With this book we see a philosopher well steeped in the Western tradition thinking through ancient Eastern disciplines, meditating on what it means to learn to breathe, and urging us all at the dawn of a new century to rediscover indigenous Asian cultures. Yogic tradition, according to Irigaray, can provide an invaluable means for restoring the vital link between the present and eternity-and for re-envisioning the patriarchal traditions of the West. Western, logocentric rationality tends to abstract the teachings of yoga from its everyday practice-most importantly, from the cultivation of breath. Lacking actual, personal experience with yoga or other Eastern spiritual practices, the Western philosophers who have tried to address Hindu and Buddhist teachings-particularly Schopenhauer-have frequently gone astray. Not so, Luce Irigaray. Incorporating her personal experience with yoga into her provocative philosophical thinking on sexual difference, Irigaray proposes a new way of understanding individuation and community in the contemporary world.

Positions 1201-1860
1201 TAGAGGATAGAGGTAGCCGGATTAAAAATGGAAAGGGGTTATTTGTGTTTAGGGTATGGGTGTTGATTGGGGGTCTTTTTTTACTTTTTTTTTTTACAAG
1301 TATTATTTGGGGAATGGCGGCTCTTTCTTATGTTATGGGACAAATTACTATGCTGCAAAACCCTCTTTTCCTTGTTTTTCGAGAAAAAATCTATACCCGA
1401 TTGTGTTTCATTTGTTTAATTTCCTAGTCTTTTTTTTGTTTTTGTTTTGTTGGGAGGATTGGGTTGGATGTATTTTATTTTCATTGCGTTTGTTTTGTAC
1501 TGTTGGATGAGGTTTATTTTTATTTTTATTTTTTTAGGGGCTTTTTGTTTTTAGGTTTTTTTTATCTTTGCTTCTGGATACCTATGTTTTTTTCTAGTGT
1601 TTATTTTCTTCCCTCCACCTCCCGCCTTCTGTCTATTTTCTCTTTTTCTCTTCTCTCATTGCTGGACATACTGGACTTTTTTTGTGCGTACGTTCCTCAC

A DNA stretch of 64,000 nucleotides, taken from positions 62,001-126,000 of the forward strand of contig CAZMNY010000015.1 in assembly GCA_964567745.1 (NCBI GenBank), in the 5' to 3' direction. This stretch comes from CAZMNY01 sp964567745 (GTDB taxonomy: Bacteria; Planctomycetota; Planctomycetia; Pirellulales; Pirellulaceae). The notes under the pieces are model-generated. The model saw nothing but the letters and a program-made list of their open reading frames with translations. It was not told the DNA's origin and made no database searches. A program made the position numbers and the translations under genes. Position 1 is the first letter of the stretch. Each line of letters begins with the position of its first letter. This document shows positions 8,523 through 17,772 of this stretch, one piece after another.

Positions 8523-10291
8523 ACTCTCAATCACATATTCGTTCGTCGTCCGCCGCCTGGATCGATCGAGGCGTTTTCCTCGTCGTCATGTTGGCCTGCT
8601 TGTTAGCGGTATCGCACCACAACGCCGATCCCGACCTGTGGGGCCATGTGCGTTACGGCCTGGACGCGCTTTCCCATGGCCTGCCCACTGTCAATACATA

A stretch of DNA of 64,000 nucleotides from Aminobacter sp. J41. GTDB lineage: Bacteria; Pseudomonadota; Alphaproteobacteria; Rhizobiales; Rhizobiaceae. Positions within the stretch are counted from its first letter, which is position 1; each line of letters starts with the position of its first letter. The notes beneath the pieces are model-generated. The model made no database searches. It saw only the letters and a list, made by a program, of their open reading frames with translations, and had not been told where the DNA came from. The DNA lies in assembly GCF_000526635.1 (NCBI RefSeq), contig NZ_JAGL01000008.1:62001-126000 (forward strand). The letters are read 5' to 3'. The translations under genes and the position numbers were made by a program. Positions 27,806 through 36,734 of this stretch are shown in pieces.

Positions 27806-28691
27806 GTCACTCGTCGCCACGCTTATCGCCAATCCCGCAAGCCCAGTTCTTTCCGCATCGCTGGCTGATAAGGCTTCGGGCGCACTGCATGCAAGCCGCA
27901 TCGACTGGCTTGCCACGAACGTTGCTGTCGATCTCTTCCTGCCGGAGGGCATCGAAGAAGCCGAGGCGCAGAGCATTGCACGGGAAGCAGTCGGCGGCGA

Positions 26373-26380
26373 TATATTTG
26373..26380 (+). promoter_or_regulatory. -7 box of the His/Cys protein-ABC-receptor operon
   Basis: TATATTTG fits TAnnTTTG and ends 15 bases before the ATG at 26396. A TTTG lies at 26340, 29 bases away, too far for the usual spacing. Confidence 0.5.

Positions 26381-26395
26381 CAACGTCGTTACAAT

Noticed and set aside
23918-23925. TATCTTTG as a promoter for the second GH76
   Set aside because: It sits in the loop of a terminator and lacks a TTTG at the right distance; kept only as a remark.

She looks toward the indigenous, pre-Aryan cultures of India-which, she argues, have maintained an essentially creative ethic of sexual difference predicated on a respect for life, nature, and the feminine. Irigaray's focus on breath in this book is a natural outgrowth of the attention that she has given in previous books to the elements-air, water, and fire. By returning to fundamental human experiences-breathing and the fact of sexual difference-she finds a way out of the endless sociologizing abstractions of much contemporary thought to rethink questions of race, ethnicity, and globalization.